Servant of the Bones

ISBN: 0345389417
ISBN 13: 9780345389411
By: Anne Rice

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Genres

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About this book

Having created fantastic universes of vampires and witches, the incomparable Anne Rice now carries us into new realms of the mystical and the magical --- and into the presence of a dark and luminous new hero: the powerful, witty, smiling Azriel, Servant of the Bones. He is a ghost, demon, angel --- in love with the good, in thrall to evil. He pours out his heart to us, telling his astonishing story when he finds himself --- in present-day New York City --- a dazed witness to the murder of a young girl and inexplicably obsessed by the desire to avenge her.Azriel takes us back to his mortal youth in the magnificent city of Babylon, where he is plucked from death by evil priests and sorceresses and transformed into a genii commanded to do their bidding. Challenging these forces of destruction, Azriel embarks on his perilous journeys through time --- from Babylon's hanging gardens to the Europe of the Black Death to Manhattan in the 1990s. And as his quest approaches its climatic horror, he dares use and risk his supernatural powers in the hope of forestalling a world-threatening conspiracy, and redeeming, at last, what was denied him so long ago: his own eternal human soul.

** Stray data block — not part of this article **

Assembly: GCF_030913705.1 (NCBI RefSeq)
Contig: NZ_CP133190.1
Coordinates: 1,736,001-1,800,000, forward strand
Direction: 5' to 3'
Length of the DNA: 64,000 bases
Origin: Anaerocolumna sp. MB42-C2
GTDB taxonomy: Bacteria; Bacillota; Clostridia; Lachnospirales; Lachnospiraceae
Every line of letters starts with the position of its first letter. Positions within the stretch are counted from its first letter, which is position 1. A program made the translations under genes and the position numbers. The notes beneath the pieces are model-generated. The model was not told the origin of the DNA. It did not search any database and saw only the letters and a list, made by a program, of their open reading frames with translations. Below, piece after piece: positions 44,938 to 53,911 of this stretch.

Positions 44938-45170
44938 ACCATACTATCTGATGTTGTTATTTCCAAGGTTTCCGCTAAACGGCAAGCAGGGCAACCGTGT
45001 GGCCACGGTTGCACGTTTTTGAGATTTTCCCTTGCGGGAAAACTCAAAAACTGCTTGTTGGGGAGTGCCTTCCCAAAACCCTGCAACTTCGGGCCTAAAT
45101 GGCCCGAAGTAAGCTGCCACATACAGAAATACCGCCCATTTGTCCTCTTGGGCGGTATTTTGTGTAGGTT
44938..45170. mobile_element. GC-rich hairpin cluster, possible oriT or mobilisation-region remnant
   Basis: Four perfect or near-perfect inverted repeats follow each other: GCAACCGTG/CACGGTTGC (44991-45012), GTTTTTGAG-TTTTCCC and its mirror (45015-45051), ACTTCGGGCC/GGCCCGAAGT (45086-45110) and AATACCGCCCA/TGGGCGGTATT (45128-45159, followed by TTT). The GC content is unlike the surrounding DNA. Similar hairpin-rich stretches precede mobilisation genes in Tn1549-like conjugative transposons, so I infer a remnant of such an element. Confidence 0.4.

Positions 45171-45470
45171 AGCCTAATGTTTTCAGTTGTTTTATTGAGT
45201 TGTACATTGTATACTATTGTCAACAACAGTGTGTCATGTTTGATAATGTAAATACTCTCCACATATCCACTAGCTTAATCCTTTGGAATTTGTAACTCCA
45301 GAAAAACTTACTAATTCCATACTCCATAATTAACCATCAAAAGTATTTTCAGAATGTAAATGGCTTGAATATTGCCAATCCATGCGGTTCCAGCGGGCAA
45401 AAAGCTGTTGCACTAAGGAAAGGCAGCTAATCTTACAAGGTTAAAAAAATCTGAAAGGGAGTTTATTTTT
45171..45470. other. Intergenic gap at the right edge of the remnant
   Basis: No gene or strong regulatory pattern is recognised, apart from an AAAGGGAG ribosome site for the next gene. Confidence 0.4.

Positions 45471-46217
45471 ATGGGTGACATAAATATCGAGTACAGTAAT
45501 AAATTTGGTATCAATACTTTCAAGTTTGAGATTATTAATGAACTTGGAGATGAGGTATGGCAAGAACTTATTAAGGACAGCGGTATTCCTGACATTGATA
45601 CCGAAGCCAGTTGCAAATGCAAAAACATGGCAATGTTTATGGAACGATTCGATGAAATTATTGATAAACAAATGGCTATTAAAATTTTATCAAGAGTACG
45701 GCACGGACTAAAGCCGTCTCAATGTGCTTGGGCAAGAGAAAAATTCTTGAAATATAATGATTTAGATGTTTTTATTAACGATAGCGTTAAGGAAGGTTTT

Reader's Thoughts

Kathryn

The basic idea of this story seemed to come out of left field: A charming, fairly spiritual Babylonian sacrifices himself in a beautiful ceremony for the sake of his people. He dies (very, VERY horribly), and becomes a powerful spirit in the control of whoever owns his gold-plated skeleton. It's quite strange, and I haven't been able to find which myth it's based on (seems to be a combination of the vampire and golem myths, but that's not really descriptive of the result). 99.9% of it is told in flashbacks, which is great since for some reason flashbacks and history lessons are usually my favorite parts of Anne Rice's books. And of course, since it's Anne Rice we're talking about, the story is beautiful and tragic, with an immortal main character who has to cope with the fact that he doesn't ever get to die and go to heaven like everybody else.

Martin